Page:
Syracuse has absolutely nothing to do with the Twilight books or movies, but it does have two corn mazes that depict the saga’s two hunks, Edward and Jacob. If you can’t make it to any of these other locations to immerse yourself in scenes from the movies or books, you can at least wander around in a big field of corn cut to look like a vampire or a werewolf.

Volterra, Italy
In the New Moon book, Bella tracks Edward to Volterra, Italy, where he is about to reveal himself to the Volturri, a clan of ancient vampires. Volterra is a real town in Italy, located in the Tuscany region with massive walls that surround the medieval town. The town has capitalized on its Twilight fame, offering Twilight-themed tours to the obsessed.

Montepulciano, Italy
The movie didn’t shoot in Volterra, but in nearby Montepulciano. If you want to see the fountain that Bella runs across to stop Edward before he steps into the sun in all his sparkly glory, you’re out of luck. The town square in Montepulciano does not have a fountain, one was constructed specifically for the movie shoot. But you can see other locations from the filming when you book the “New Moon” package at The Albergo Dumo, located right near the town square.

Los Angeles, California
Unless you get extremely lucky, your chances of getting into the New Moon premiere on November 16th are very slim. But you can still camp out at the Village Theatre and Bruin Theatre in Los Angeles in the hopes that you’ll catch a glimpse of your favorite supernatural being. Or you could stalk R-Patz and try to casually bump into him at an after-party in LA.

Photo of the Day (3-11-09)

I was first attracted to this photo because of the stance of the girl perched on the cart. Then the words Hai bôn´ caught my attention. Aha, Vietnam, I thought. The shoes are another give away that this is a Vietnamese scene. The shoes that these three have on are sold everywhere throughout the country. The red hat adds interest to the composition besides. Along with the visual appeal, jabry1221 has captured a scene that exudes happiness and delight.

If you’ve captured a scene somewhere, share it with us a Gadling’s Flickr Photo Pool. It might be chosen as Photo of the Day.

Skiing in Maine offers bargains in March

When I think of Maine, I think of leaping off barnacle covered rocks into the ocean and eating clams dipped in butter in Ogunquit like I did one summer when I went there to visit a high school friend. She was was working as a waitress at a hotel resort and I was a kitchen grunt and laundry girl at a kids camp–the only way I could afford making it to camp as a high schooler. Whenever else I’ve been to Maine, the theme has been the same–beach seafood,and leisurely strolls. Just recently I’ve thought of a different scene.

A friend of mine–a different one–just emailed me this week with news that he expected to be skiing in Maine until April. He lives near Portland. With the 70 degree weekend we’re having in Ohio, I’d say my one-day pass for tubing at Snow Trails will go unused. Maine is a different story. If I lived there, I’d go tubing and more. Perhaps, I’d dust off those cross-country skis of mine propped in a corner of our basement.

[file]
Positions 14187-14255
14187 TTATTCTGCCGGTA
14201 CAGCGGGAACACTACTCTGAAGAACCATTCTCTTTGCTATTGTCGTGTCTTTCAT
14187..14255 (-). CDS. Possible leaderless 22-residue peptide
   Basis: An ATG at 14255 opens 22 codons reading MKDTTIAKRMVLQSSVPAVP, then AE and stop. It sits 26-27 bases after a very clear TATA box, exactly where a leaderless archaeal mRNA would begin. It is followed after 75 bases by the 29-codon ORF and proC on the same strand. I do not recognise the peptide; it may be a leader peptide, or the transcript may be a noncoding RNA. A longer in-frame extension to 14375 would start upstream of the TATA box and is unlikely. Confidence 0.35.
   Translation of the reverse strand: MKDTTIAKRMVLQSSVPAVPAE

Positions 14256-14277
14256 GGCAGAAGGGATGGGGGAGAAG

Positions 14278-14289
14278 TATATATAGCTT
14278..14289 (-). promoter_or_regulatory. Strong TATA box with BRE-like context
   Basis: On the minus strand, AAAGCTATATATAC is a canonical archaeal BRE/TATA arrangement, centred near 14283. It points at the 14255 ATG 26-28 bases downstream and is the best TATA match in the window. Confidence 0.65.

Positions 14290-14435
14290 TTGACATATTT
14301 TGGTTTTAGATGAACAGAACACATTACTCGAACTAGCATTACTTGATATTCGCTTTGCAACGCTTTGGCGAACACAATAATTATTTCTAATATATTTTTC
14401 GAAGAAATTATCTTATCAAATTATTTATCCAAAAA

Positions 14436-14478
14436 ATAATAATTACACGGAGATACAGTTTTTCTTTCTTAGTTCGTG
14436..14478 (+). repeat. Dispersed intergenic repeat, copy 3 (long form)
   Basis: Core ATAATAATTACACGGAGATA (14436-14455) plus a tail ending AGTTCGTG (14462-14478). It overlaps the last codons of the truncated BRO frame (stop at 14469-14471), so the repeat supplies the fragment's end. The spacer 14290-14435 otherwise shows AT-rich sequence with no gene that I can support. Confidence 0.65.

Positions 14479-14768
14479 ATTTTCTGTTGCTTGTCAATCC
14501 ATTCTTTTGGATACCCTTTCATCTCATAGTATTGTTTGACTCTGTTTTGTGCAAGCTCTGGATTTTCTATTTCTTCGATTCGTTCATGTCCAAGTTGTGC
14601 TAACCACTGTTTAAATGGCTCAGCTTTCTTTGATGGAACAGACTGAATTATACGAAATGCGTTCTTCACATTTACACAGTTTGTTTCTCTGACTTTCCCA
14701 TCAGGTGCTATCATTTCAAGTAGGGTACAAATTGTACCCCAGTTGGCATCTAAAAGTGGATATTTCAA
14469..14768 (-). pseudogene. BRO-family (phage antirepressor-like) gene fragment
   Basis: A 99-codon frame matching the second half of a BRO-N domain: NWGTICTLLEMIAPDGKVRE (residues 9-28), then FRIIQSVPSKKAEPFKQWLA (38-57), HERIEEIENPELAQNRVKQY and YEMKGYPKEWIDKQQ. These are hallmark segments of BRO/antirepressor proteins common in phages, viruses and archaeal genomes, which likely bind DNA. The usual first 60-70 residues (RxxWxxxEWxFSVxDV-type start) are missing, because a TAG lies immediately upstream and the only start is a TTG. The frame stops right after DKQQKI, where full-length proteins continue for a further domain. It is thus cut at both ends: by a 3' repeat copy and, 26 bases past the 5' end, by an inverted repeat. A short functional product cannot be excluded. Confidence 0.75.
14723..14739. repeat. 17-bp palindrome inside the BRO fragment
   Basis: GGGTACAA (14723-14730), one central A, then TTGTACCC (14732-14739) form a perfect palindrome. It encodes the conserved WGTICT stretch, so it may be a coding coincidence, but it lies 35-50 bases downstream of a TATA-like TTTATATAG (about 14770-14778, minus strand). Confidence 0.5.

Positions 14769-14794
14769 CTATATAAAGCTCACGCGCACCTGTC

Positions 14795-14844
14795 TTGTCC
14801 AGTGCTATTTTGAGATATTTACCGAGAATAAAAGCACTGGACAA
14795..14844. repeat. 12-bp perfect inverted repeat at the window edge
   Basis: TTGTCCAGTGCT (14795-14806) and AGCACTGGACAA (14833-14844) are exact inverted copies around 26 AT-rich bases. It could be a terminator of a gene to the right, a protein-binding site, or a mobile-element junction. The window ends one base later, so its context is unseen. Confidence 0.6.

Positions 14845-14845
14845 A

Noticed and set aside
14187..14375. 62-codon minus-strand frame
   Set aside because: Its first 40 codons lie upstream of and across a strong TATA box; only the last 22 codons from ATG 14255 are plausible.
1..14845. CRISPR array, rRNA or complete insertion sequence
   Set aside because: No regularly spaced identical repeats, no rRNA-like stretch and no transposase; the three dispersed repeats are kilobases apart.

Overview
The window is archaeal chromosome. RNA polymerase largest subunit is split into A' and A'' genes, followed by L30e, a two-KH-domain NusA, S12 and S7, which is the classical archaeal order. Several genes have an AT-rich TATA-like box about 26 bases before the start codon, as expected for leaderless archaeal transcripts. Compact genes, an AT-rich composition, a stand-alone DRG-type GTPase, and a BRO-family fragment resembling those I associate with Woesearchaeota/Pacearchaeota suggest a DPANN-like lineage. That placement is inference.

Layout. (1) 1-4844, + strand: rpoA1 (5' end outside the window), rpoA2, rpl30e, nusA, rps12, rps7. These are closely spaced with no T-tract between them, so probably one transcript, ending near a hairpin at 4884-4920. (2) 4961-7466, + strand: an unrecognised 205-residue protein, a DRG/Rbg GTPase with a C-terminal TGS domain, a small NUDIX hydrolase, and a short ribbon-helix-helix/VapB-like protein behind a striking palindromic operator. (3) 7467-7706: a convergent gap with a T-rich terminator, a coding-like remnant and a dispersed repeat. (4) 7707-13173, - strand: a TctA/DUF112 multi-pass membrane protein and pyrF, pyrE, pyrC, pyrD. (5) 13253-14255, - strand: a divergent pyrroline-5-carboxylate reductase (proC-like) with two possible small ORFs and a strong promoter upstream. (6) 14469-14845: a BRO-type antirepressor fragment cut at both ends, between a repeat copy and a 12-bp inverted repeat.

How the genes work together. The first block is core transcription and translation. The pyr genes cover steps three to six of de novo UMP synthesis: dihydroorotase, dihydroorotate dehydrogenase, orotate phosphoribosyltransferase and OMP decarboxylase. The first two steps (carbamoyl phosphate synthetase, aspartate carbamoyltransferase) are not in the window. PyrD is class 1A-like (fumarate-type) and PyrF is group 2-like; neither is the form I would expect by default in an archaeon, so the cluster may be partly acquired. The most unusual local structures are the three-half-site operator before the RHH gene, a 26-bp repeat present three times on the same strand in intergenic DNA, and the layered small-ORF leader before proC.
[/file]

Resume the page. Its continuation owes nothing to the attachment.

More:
With the snow that socked in the northeast the beginning of this past week, the skiing in Maine has had an extra boost. The Ski Maine Association Web site offers links to each of the Alpine and Nordic ski areas and tells when it last snowed at each. Most places just got fresh snow.

The events page on the site offers a list of the myriad activities that are going on through the middle of April. I have to say the 22nd Annual Parrot Head/Bust N Burn Festival sounds intriguing. It’s taking place at Sunday River, April 3-5. Here’s an article in Boston.com from last year about the event. Key lime pie, Jimmy Buffet music and skiing are involved.

As a note, Sunday River is offering lodge and ski packages through March with an even greater price drop during the middle of the week. If you buy lift tickets ahead of time, you get a 10% discount. The Ski Maine Association also is offering discounts through the Maine Winter Activities Pass. Before you head somewhere, check out the deals.

The photo is of Sugar Loaf. College students who show ID can ski for $39 during mid-week days. That means Mon.-Thursday.

For those looking for skiing longer into the season, I’d seriously think about heading to Maine. Surely you can find steamed clams to dip in butter which could tide you over until summer.

Here’s an events page for what to do in Ogunquit in the winter. On Wednesday nights at Tapas and Tini’s there’s Divine and Dine–where you can have a choice of entrees that come with side dishes for $9.99. The deal ends the beginning of June.

The photo from Maine Coast Semester is of a winter trip to Holbrook Pond. Maine Coast Semester offers wilderness trips year round for adults and young people. Just another way to see Maine in the winter–or any season.